Claudio Abbado

Christopher Hogwood

Frans Bruggen 1

Those men made us hear music in new, unexpected and exciting ways — the highest achievement that any performer or interpreter can aspire to.

But we also lost highly accomplished and important singers and instrumentalists, including pianists and violinists.

The always outstanding Deceptive Cadence blog on NPR (National Public Radio) recently ran a list of 20 figures who died in 2014, though I am sure there are more.

Below is a link to the NPR story.

When you click on each entry you will get photo and full obituaries, readers’ comments and fine sound samples. So don’t be afraid to leave the NPR page and follow the various links.

http://www.npr.org/blogs/deceptivecadence/2015/01/09/375630332/swan-songs-classical-musicians-we-lost-in-2014

And here is a fitting tribute, the final movement of the German Requiem by Johannes Brahms in which the chorus sings “Blessed are the dead for their works shall live on after them.”

And be sure to use the Comments section of this blog for any additions and tributes you wish to add, perhaps by naming your favorite composer or work they performed or recorded.

 


Classical music: Here are news items. Elusive and eccentric pianist Grigory Sokolov signs with Deutsche Grammophon. Italian maestro Daniele Gatti is named director of the famed Concertgebouw Orchestra of Amsterdam. The Atlanta Symphony Orchestra remains silent and locked out. And THIS AFTERNOON is your last chance to hear the Madison Symphony Orchestra and pianist Olga Kern in an all-Russian program of Tchaikovsky, Rachmaninoff and Shostakovich.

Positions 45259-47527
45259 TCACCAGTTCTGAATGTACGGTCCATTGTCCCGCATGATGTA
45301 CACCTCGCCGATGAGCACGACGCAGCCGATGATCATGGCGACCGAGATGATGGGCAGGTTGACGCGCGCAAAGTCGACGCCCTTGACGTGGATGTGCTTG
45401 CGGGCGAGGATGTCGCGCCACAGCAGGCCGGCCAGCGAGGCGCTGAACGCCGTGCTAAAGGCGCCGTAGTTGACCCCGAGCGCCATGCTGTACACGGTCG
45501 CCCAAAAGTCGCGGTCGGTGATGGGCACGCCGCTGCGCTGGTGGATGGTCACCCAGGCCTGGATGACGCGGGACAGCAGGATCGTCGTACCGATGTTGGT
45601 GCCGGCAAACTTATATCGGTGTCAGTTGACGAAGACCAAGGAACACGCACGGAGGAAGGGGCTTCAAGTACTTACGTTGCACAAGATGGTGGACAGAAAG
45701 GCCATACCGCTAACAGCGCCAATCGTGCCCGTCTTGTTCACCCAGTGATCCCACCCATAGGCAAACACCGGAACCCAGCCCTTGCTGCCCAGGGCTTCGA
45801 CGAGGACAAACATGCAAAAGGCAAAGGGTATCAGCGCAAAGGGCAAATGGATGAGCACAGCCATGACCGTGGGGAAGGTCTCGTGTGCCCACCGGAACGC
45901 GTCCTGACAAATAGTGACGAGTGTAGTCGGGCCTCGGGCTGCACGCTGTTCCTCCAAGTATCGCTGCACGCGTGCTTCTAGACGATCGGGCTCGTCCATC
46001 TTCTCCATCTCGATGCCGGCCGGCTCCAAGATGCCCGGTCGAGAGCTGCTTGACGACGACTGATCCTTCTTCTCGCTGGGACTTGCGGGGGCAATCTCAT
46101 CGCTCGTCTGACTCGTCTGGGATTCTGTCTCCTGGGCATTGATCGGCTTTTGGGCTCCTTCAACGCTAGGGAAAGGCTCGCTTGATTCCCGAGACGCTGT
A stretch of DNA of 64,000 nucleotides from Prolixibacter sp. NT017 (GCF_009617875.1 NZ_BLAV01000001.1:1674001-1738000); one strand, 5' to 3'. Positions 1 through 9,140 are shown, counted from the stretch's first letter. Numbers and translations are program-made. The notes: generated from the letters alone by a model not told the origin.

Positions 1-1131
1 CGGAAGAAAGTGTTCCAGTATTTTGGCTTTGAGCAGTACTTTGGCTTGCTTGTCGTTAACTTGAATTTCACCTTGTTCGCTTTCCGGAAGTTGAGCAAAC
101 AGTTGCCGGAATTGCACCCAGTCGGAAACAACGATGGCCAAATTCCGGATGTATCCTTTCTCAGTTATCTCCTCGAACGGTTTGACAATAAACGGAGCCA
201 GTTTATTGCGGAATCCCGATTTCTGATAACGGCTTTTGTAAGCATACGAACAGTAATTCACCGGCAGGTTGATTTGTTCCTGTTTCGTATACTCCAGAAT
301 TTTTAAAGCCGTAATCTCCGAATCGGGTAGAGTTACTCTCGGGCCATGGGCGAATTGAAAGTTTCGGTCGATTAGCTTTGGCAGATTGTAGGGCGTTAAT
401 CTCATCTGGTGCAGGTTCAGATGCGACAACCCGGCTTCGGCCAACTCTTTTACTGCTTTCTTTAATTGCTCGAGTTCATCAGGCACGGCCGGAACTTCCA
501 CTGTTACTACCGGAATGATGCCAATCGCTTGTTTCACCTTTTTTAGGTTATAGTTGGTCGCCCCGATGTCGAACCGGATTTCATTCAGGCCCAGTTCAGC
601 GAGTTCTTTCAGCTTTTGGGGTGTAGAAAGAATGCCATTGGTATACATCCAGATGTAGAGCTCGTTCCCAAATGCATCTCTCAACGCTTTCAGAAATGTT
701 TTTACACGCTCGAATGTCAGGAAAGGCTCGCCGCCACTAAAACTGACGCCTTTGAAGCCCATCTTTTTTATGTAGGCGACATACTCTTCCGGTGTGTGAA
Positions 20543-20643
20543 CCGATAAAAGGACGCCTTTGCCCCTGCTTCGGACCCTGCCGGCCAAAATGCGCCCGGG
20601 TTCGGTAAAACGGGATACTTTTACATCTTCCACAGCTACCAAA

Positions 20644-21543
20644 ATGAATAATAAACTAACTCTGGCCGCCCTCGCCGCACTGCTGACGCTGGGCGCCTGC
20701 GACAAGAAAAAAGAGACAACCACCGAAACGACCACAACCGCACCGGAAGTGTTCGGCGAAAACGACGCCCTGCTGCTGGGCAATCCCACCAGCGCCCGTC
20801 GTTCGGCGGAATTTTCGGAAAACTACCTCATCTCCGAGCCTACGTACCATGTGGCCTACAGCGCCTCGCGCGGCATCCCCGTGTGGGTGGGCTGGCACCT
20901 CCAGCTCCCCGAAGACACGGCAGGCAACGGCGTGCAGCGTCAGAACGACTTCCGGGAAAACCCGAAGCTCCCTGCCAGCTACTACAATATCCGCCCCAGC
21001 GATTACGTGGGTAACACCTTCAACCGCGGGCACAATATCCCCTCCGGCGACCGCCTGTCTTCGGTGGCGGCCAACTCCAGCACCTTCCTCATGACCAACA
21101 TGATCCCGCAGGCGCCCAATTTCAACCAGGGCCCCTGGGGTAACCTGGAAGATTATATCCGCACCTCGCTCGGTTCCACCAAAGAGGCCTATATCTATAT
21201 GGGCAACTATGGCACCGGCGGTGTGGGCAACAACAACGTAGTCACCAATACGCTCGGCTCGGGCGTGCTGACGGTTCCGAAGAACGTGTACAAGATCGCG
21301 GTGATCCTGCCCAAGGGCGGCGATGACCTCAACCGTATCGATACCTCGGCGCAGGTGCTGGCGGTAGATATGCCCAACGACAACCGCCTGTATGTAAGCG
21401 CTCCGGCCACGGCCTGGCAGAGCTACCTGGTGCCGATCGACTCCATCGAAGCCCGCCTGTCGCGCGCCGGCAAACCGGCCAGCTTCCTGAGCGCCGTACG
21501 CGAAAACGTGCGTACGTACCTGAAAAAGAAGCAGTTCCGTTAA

October 19, 2014
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ALERT: Today at 2:30 p.m. in Overture Hall is the final performance of this season’s second concert by the Madison Symphony Orchestra under the baton of John DeMain. Pianist Olga Kern (below) is the soloist in Sergei Rachmaninoff‘s Piano Concerto No. 1 in F-sharp minor. Other music includes the Suite from the ballet “Swan Lake” by Peter Tchaikovsky and the Symphony No. 6 by Dmitri Shostakovich. For information about tickets, the artists and the program, visit:

http://www.madisonsymphony.org/kern